UPDATE: At its May 22 meeting, the Quality of Life committee voted to postpone a decision on tethering until August.
Many issues involving animals generate brisk debate, but tethering is one on which everyone seems to agree. Tying up a dog by a rope or chain is not a good thing. Tethering bad.
And yet there's an ordinance being proposed for the city of Dallas that would allow tethering under certain circumstances.
Tethering is just one of a series of updates to animal laws in the works, along with new rules for intact permits and for making Dallas' animal shelter its own department, no longer part of Code Compliance.
But the tethering portion has generated the most discussion. The Animal Advisory Commission, which makes recommendations on animal policy to the Dallas City Council, approved the new ordinance on April 27, though not unanimously. [Disclosure: I'm a member of the commission but was absent from the meeting.]
In response, an anti-tethering petition is being circulated urging city lawmakers to vote against it, calling it a step backwards. The ordinance will first be reviewed by a city council committee on May 22, then sent to the full council.
Dallas has a tethering law on the books now: An "anti-tethering" ordinance was enacted in 2008 making it illegal to tether or leash an animal unless the owner is there. It was a first step. The sole factor with that ordinance is length of time: An animal can't be tethered for more than three hours.
But animal control, police officers, and the city's legal department have said it is unenforceable, because it requires them to observe the dog for three hours.
The new ordinance, referred to as "humane tethering," would add factors such as access to food, water, and shelter, that authorities say would make it easier to enforce.
The tethering topic is on the table as part of a bigger dialog about animals in Dallas and Texas. Dallas has been trying to solve its loose dog problem for a number of years and has recently stepped up enforcement, mostly in southern areas where there are more dogs running loose.
A similar bill is being presented to Texas legislators. House Bill 1156 and Senate Bill 1090 would set minimum standards for tethering dogs, including banning the use of chains, defining what "adequate" shelter is, and guaranteeing access to food and water.
Say the word tethering, and the image that comes to mind is the sad-looking dog stuck on the end of a rope — much easier to lament than a dog enclosed inside a run or pen, says Amanda Arrington, founder and director of a group called Coalition to Unchain Dogs.
"Tethering gets a stronger reaction because it's so visual," Arrington says.
Tethering has also been shown to make dogs more aggressive. A study by the Centers for Disease Control found that chained dogs are 2.8 times more likely to bite, and that dogs most likely to bite are male, unneutered, and chained.
But the problem with bans is that they're ultimately discriminatory, Arrington says.
"A complete ban on tethering disproportionately impacts lower income pet owners," she says. "In Dallas that means disproportionately communities of color."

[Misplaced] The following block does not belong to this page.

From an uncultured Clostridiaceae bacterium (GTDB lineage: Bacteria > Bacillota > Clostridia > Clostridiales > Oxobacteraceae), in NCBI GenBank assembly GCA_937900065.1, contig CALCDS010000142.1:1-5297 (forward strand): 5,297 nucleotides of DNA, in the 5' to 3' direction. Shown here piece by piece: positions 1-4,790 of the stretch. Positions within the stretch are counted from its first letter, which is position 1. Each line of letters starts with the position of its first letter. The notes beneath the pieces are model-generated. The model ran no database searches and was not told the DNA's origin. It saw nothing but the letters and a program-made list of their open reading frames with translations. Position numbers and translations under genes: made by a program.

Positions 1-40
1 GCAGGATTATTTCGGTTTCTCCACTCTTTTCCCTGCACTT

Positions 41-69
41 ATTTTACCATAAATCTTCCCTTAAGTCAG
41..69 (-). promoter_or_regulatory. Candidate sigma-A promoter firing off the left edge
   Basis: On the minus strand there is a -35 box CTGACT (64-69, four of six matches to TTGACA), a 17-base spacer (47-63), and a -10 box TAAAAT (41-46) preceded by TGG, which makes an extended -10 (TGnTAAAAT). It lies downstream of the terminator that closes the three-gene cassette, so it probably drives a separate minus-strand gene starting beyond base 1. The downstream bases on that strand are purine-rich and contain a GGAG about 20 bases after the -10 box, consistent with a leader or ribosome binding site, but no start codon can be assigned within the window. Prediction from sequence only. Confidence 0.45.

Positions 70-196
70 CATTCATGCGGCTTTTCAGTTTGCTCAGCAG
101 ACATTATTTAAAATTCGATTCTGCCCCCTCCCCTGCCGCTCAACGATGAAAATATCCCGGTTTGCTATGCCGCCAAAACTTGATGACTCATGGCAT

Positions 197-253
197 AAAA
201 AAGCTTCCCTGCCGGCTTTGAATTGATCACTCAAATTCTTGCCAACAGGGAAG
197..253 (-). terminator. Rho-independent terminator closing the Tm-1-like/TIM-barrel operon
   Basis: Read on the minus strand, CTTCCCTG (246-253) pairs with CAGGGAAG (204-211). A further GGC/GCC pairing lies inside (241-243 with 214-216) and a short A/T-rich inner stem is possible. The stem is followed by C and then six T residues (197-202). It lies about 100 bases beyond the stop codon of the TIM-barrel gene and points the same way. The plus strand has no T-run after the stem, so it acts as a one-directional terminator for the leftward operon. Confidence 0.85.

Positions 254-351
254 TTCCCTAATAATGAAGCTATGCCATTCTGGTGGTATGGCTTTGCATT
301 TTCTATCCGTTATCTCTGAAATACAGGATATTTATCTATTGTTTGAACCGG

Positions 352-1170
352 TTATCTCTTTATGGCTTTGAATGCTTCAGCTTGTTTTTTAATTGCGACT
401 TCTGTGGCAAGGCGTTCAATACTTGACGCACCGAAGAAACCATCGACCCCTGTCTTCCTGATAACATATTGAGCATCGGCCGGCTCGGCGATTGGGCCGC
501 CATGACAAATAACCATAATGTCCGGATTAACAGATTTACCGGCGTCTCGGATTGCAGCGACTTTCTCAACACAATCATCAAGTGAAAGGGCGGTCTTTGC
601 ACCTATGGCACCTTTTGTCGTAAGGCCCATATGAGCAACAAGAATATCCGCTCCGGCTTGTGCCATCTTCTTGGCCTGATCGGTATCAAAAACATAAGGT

Pet owners who tether often can't afford to build a fence or other method to contain their animals, leaving tethering as their only alternative.
"Many landlords don't allow pets inside, or charge high deposits so that people couldn't bring their dog in even if they wanted to," Arrington says. "It would essentially become a 'mandatory fence ordinance' for a large chunk of people in the city."
She says that a ban could make it impossible for some residents to own an animal at all. "Does Dallas want to make pet ownership only available to people of a certain wealth?" she asks.
Arrington has spent many years working on animal issues, including helping to administer an outreach program in Dallas. She says that the majority of people who tether their dog do it because of a lack of options, not by choice. "Tethering is a symptom of poverty, not of cruelty or neglect," she says.
Tethering laws get caught between the idealism of wanting animals to be treated well versus the pragmatism of trying to improve animals' plight in the real world, says Skip Trimble, director of Texas Humane Legislation Network, which is the group presenting the tethering bill to the state.
"Prohibiting tethering is much better, but in Texas, particularly within the rural community, it's impossible to pass," he says.
Major Barbara Hobbs, currently serving as director of Dallas Animal Services, supports the ordinance as one step on a journey towards better legislation.
"We're acknowledging tethering happens — but this can make it happen in a more humane way as best as we can make it right now," she says. "We recognize that it's not the best, it's not perfection, but these are incremental changes as we move forward on this, and as society moves forward."
The moving forward part is where Arrington focuses. "Nobody is for tethering at all, but if we want to eliminate it as a practice, how do we get there?" she says. "Just saying something shouldn't happen and isn't legal doesn't always address the circumstances or change behavior.
"I’ve learned over the last 10 years, and as part of the first fence building program in the country, that the solution to tethering is not punishment, it's providing support and alternatives," she says. "We have built fences for thousands of dogs and helped organizations across the country start similar programs."
The biggest positive for Dallas is that there's a conversation happening around animal issues.
"Specifically how it's connected to human issues, and especially how poverty plays into the lives of animals," she says. "There's beginning to be the recognition that there's an area that has gone without resources, and it's not because people don't care or people are bad. A few years ago, that conversation didn't exist."